What are the clinical and morphological findings of retinopathy in patients taking fibroblast growth factor receptor (FGFR) inhibitors?
In this single-institution case series including 20 patients, FGFR inhibitors resulted in subretinal foci, which may be asymptomatic, but also may be associated with temporary visual decline.
These results provide evidence to support the finding that FGFR inhibitors can exhibit self-resolving retinopathy and may explain visual symptoms while taking the drug, although the precise frequency or magnitude of this adverse effect cannot be determined with certainty from this retrospective investigation.
Fibroblast growth factor receptor (FGFR) 1 to 4 inhibitors are approved by the US Food and Drug Administration and suppress the mitogen-activated protein kinase (MAPK) pathway, with a potential for treatment-related retinopathy. To date, implications of FGFR inhibitor–associated ocular toxic effects are poorly described. Therefore, more detailed clinical descriptions of this ocular toxic effect could help explain visual symptoms while receiving drug therapy.
To describe the clinical and morphologic characteristics of serous retinal disturbances associated with FGFR inhibitors.
Design, Setting, and Participants
In this retrospective case series, 146 patients receiving FGFR inhibitors as cancer treatment at a single tertiary referral center were included. This study included 40 eyes of 20 patients with retinopathy by optical coherence tomography (OCT). OCTs were obtained on the remaining patients and the results were judged normal. Patients were recruited from March 2012 to January 2021.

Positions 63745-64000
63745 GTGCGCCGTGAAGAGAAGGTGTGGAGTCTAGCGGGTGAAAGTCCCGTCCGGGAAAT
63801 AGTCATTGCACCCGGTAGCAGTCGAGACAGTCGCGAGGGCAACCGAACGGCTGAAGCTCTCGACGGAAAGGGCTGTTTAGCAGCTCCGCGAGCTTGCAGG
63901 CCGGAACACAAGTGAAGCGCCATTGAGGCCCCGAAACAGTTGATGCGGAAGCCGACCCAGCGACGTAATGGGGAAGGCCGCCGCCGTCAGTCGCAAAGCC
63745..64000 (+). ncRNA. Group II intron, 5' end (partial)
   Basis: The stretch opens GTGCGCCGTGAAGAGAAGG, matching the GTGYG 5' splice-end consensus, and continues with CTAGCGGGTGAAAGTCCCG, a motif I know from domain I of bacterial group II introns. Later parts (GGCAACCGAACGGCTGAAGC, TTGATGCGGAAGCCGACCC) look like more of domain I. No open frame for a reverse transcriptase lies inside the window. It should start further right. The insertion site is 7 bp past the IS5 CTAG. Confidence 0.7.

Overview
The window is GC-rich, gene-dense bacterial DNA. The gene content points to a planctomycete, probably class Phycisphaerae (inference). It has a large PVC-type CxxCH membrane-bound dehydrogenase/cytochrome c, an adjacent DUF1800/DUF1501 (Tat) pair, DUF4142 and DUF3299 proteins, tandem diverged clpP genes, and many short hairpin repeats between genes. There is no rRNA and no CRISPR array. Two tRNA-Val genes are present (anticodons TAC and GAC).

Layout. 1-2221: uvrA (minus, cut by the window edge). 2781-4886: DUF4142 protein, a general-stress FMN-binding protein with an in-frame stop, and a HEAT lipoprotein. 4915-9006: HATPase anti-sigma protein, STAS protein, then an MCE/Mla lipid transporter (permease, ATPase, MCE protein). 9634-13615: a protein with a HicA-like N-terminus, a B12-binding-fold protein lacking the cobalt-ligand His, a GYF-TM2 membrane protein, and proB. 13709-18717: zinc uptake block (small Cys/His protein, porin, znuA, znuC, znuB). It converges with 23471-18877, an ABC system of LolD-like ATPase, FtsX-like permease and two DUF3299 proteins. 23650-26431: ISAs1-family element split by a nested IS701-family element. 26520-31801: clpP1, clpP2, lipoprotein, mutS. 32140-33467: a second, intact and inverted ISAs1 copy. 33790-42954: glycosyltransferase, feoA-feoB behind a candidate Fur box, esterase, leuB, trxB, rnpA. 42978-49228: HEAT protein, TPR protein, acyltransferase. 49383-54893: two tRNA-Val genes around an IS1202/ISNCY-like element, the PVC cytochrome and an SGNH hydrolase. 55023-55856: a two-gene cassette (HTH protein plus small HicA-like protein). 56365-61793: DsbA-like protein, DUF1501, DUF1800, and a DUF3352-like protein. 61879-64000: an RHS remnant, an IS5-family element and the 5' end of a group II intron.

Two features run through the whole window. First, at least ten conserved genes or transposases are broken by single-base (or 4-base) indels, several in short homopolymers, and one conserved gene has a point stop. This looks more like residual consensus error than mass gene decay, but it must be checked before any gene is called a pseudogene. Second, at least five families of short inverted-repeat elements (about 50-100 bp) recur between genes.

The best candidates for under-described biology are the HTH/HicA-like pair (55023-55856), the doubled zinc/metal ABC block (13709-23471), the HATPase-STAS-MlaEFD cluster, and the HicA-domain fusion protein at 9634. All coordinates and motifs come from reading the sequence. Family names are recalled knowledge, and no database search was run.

Main Outcomes and Measures
Characteristics of treatment-emergent choroidal and retinal OCT abnormalities as compared with baseline OCT, associated with visual acuity at presentation and at fluid resolution.
A total of 20 of 146 patients (13.7%) exhibited FGFR inhibitor–associated retinopathy. Of these 20 patients, 11 (55%) were female, and the median (range) age was 62.6 (42.7-86.0) years. The median (range; mean) time from medication start to initial subretinal fluid detection was 21 (5-125; 32) days. The median (interquartile range [IQR]) baseline logMAR best-corrected visual acuity (BCVA) was 0 (0-0.1). At fluid accumulation, 11 eyes had decreased vision: the median (IQR) subgroup baseline BCVA was 0 (0-0.1); and the median (IQR) BCVA change from baseline to accumulation was −0.1 (−0.2 to −0.1). For 26 eyes (65%) with follow-up, the subretinal fluid resolved without medical intervention or drug interruption in all but 1 patient. At fluid resolution, the median (IQR) BCVA was 0.1 (0-0.1), and the change in median (IQR) BCVA from baseline to fluid resolution was 0 (−0.03 to 0). No patient discontinued drug therapy on account of their retinopathy.
Conclusions and Relevance
FGFR inhibitors result in subretinal fluid foci similar to other drugs that inhibit the MAPK pathway. In this series, FGFR inhibitors did not cause irreversible loss of vision; the retinopathy was self-limited and did not require medical intervention. These results may explain visual symptoms while taking the drug, although the precise frequency or magnitude of this adverse effect cannot be determined with certainty from this retrospective investigation.
Francis JH, Harding JJ, Schram AM, et al. Clinical and Morphologic Characteristics of Fibroblast Growth Factor Receptor Inhibitor–Associated Retinopathy. JAMA Ophthalmol. 2021;139(10):1126–1130. doi:10.1001/jamaophthalmol.2021.3331
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